Deadly ‘Medicane’ storm phenomenon threatens Mediterranean holiday hotspots

They are known for their beautiful beaches and glorious sunshine.

But some Mediterranean holiday hotspots could be hit by a deadly – and very rare – weather phenomenon this week that is comparable to a hurricane.

Holidaymakers in Greece and Turkey are under threat from torrential rain and winds of up to 100mph as the storm system forms, forecasters say.

There is the potential for severe flooding, as well as "damaging" gusts.

The phenomenon is dubbed a ‘Medicane’ – a tropical-like storm that forecasters say can reach a similar strength to a Category 1 hurricane.



BBC weather presenter Ben Rich said last night that clouds and vicious thunderstorms have already developed across the central Mediterranean.

He said these are "driven in part by the very warm waters of the Mediterranean sea but also a blob of cold air high up in the atmosphere."

"These ingredients can give rise" to a Medicane, he explained.

But what does this mean for holidaymakers?

Over the next few days, there is set to be heavy rain and winds potentially gusting up to 100mph, "most likely affecting parts of Greece", Mr Rich added.


Tourists in other hotspots could also be affected, according to Weather.com , which says the weather system’s main threat is "heavy rainfall".

The website reports: "The system is expected to organize and potentially intensify between southern Italy and Libya through the end of the week.

"This system will meander and perhaps loop over the Ionian Sea through the end of the week. By this weekend, this low-pressure system will be picked up and accelerated toward the northeast and toward Greece and western Turkey."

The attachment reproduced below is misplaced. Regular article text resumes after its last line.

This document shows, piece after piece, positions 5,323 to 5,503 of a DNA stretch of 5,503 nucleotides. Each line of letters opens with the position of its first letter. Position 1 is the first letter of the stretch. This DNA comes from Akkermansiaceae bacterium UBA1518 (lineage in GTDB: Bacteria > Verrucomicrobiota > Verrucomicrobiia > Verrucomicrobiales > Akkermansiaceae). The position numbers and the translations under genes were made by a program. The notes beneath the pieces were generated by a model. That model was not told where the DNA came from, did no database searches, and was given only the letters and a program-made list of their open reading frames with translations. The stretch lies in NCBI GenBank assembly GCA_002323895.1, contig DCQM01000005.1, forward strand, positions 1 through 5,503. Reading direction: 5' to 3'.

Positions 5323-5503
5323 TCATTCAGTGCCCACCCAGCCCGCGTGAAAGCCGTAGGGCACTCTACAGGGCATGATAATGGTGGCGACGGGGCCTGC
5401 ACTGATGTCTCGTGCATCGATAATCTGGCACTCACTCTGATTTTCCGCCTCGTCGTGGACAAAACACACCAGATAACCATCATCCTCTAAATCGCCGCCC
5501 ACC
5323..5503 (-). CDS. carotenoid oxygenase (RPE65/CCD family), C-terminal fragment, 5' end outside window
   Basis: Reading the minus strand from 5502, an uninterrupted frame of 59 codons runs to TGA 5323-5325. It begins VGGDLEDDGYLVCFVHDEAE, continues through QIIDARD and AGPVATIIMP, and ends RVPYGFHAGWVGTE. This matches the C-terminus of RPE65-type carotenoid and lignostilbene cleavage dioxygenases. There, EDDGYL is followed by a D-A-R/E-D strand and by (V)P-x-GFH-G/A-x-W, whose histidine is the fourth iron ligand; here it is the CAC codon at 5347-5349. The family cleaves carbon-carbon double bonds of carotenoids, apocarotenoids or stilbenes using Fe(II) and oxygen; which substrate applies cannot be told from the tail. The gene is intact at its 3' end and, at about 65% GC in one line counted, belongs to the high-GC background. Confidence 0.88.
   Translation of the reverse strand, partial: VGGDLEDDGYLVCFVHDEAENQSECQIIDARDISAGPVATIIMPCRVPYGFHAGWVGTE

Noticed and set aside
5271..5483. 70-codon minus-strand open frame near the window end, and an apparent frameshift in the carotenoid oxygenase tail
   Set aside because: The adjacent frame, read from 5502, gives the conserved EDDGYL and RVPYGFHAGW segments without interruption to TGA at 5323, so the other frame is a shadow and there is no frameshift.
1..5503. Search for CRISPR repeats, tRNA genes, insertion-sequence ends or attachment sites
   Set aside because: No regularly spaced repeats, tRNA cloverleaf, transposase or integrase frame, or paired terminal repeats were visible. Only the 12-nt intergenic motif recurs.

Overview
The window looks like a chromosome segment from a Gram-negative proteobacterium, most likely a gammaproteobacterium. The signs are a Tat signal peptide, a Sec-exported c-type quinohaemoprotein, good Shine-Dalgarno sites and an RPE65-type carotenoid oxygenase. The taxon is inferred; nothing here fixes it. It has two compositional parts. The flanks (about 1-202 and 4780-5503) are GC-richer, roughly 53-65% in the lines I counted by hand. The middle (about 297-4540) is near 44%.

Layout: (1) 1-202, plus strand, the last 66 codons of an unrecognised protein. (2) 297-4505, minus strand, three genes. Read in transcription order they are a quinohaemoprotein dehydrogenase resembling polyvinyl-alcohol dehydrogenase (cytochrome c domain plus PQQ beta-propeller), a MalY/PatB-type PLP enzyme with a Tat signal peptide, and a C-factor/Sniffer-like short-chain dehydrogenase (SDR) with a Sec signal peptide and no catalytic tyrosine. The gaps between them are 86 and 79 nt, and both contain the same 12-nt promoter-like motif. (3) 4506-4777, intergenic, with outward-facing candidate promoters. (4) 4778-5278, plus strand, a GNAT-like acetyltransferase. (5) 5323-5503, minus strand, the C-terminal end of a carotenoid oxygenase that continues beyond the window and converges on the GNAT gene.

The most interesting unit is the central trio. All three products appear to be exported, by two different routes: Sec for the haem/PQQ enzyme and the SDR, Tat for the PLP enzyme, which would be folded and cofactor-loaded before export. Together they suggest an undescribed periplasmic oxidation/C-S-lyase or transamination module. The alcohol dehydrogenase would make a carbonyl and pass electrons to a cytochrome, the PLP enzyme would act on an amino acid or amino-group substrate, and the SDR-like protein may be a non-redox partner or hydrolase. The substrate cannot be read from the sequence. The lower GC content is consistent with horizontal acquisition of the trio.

It adds that some spots on the island of Sicily and in Greece could see more than three inches of rain, but many will experience one or two inches.

Medicanes – which rely on colder air high up – are typically not of hurricane strength, although some can reach that of a Category 1 hurricane.


They usually form just once or twice each year.

Unlike hurricanes, they tend to develop during the autumn to winter season (the former are more likely during summer and early autumn).

According to a Columbia University blog by Sarah Fecht, "Medicanes have a lot in common with tropical storms, with strong winds spinning around a core and torrential rainfall".

The blog continues: "In 2014, Medicane Oendresa hit Malta with sustained winds of up to 70 miles per hour and gusts of up to 95mph.

"Nevertheless, the waters of the Mediterranean aren’t extensive or warm enough to sustain the strength needed to call these storms legitimate hurricanes."

Previous Medicanes – a combination of the words ‘Mediterranean’ and ‘hurricane’ – have been blamed for devastating floods that have killed hundreds and left others injured or homeless.


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This week’s forecast Medicane will be named Zorbas, Forbes reports.

There are fears it could spark severe flooding in Greece, where gale-force winds are already battering the country and schools have been closed.

Although the storm’s power and path remain unclear, forecasters say it will likely threaten Greece and then Turkey – with a "high risk" of damage.

It comes amid claims that a four-month freeze is set to grip Britain at the end of the year, which could last all the way to February 2019.

The Met Office today gave its verdict on the upcoming weather, after some forecasters warned that brutal ice storms are set to blast the UK.

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